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African lake is a ticking bomb

A high-tech project aims to bring a gas-filled lake in Rwanda under control and convert the gas into energy. Far-reaching perspectives for Rwanda's economy and environment.

Lake Kivu, on the border between Rwanda and the Democratic Republic of Congo in Central Africa, is one of the most dangerous lakes in the world. It is also considered among the most beautiful lakes in all of Africa, surrounded by green hills, fields and virgin forest.

The danger presented by the 2,400 km² lake is concealed under the almost perpetually becalmed surface.

Produces methane gas

The lakebed produces methane gas and carbon dioxide in such enormous quantities that it is in all probability only a question of time before an eruption occurs and releases the choking gas. The result would be a human catastrophe.

In a worst-case scenario, all inhabitants of this densely populated area could be at risk of losing their lives.

Converting gas to energy

But for the time being, at least, the local population can breathe easily. A high-tech project currently under way will not only extract the gas, but also reduce the risk of eruption.

The gas will be converted into energy in such quantities as to render this impoverished nation self-sufficient – and reduce energy costs by up to 80 per cent into the bargain.

Run on imported diesel

Today Rwanda's power plants run on imported diesel, which is a pollutant. A reduction in the consumption of diesel and oil would benefit the environment and increase currency reserves.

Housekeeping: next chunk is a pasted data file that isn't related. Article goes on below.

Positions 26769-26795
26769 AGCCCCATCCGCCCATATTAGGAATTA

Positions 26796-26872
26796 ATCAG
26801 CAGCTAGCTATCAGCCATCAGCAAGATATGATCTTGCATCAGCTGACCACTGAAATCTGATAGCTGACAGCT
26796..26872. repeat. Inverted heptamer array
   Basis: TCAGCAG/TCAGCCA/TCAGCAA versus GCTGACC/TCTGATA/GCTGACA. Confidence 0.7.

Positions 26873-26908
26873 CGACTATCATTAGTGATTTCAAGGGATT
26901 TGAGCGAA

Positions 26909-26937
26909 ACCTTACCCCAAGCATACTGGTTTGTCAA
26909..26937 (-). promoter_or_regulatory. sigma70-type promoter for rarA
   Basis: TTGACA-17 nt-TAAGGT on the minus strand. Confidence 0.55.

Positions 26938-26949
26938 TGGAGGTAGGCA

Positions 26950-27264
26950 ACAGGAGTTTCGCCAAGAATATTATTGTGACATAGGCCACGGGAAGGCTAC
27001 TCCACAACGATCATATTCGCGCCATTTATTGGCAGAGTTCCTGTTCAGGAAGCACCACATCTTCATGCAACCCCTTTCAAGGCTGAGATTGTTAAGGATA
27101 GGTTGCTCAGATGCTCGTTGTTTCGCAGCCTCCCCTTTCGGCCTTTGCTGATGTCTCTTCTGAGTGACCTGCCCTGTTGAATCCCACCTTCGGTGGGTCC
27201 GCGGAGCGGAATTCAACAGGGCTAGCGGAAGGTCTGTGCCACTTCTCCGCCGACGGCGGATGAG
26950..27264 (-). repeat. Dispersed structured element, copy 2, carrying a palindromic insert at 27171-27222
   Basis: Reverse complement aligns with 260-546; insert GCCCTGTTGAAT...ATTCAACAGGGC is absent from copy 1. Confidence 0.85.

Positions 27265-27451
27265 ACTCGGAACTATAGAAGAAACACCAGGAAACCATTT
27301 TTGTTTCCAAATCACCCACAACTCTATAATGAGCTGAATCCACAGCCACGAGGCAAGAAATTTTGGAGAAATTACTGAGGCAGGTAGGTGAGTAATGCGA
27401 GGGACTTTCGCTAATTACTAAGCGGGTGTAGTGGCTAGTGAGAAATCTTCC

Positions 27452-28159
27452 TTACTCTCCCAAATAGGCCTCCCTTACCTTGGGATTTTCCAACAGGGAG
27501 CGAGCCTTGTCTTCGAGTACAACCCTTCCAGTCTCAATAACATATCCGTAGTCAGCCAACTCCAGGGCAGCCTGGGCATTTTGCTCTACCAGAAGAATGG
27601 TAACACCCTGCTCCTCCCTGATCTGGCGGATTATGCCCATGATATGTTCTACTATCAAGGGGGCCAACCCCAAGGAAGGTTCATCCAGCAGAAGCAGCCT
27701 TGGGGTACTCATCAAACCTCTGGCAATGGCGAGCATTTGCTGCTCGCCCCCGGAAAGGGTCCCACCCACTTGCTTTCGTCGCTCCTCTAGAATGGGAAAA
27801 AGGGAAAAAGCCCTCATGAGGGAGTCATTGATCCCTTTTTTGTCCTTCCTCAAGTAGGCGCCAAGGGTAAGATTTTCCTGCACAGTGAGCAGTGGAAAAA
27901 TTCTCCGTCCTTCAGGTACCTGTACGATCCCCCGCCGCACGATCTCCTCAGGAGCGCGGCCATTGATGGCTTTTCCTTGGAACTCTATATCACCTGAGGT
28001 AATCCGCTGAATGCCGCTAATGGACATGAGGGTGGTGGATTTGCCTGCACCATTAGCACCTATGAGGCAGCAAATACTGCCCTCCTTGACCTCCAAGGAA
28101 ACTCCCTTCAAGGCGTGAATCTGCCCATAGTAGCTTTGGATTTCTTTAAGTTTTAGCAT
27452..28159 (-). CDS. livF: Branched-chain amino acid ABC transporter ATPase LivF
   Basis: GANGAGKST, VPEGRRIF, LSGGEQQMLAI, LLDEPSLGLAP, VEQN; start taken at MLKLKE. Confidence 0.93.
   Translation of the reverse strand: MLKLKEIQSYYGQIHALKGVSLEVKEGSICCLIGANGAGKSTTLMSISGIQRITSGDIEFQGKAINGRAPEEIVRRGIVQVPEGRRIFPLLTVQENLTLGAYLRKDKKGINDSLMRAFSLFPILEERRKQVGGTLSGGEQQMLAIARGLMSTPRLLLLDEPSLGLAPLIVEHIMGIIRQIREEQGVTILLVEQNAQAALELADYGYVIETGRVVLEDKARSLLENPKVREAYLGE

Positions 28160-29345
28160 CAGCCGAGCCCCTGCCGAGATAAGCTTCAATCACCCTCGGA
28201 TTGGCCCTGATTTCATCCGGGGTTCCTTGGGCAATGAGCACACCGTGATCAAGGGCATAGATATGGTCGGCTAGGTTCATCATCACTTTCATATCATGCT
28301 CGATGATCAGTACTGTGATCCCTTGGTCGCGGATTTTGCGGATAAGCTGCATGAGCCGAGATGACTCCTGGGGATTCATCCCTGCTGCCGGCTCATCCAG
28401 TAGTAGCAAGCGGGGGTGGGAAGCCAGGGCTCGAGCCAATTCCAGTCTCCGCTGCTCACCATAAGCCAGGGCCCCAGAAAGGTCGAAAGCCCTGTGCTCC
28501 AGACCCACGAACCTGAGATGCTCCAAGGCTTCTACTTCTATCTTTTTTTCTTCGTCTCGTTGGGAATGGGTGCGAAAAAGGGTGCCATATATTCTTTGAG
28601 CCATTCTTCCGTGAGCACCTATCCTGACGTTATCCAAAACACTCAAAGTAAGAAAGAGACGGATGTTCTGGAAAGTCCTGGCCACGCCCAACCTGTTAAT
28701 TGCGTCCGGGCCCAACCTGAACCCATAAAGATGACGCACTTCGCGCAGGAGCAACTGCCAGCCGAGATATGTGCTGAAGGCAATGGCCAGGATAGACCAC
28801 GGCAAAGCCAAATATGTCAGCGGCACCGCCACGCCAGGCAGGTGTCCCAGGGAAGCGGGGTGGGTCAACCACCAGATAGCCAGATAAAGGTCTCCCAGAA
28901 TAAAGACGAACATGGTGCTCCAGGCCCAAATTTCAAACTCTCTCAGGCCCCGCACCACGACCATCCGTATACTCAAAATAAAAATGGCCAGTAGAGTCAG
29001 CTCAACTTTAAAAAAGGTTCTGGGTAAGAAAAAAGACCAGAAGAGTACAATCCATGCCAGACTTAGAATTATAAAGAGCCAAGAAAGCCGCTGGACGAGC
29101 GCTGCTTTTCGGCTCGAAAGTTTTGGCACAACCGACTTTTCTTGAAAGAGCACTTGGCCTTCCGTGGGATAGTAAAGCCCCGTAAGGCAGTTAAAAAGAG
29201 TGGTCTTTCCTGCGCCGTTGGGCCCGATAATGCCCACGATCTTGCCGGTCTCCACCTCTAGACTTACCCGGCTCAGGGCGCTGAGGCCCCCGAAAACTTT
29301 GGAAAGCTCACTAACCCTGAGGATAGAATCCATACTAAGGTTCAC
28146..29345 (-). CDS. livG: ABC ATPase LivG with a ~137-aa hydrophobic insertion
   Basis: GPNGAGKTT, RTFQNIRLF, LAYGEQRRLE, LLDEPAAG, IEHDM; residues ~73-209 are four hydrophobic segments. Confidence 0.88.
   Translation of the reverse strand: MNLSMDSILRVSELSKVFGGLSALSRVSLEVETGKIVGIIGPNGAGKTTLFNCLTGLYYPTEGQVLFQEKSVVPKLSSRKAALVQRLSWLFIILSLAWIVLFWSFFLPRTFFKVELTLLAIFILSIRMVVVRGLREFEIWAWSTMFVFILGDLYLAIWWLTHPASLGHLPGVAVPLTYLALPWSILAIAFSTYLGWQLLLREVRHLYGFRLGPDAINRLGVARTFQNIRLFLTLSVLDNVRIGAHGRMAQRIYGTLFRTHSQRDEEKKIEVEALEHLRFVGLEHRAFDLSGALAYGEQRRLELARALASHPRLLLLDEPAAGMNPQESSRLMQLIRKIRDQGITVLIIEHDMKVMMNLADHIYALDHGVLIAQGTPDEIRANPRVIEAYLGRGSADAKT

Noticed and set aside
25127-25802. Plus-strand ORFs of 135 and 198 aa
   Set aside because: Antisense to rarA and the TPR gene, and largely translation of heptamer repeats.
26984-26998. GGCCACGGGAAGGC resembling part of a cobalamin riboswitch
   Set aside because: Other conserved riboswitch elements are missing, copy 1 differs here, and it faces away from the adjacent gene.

"Lake Kivu is a ticking bomb, but it is not too late to render it harmless. We expect another 100 years to elapse before any eruption occurs, which gives us time to plan what action to take," explains COWI project manager Mogens Winkler, who is acting as consultant for the World Bank, which is representing the project's seven international lenders.

Perpetual production process

Project manager Paul A. Nickson from International Finance Corporation under the World Bank is positively enthused about the project:

"It is a first-rate project with far-reaching perspectives. We are negating the risk of a catastrophe in the area and helping Rwanda get back on its feet. Not to mention the environmental gain," says Paul A. Nickson.

By Eva Isager  
Published: 8.5.2006

Behind the project

COWI is assisting a joint venture between the Rwandan government and the Finnish-Dutch-Norwegian company Dane Associates to extract the gas.

COWI's responsibilities include ensuring that security, the stability of the lake and environmental conditions in connection with the project are optimal.

The first phase of the project has a price tag of about DKK 500 million. The longer-term aim is to extract the same volume of gas that is constantly being formed at the 485-metre deep lakebed – and in so doing establish a sort of perpetual production process.

LAST UPDATED: 16.09.2016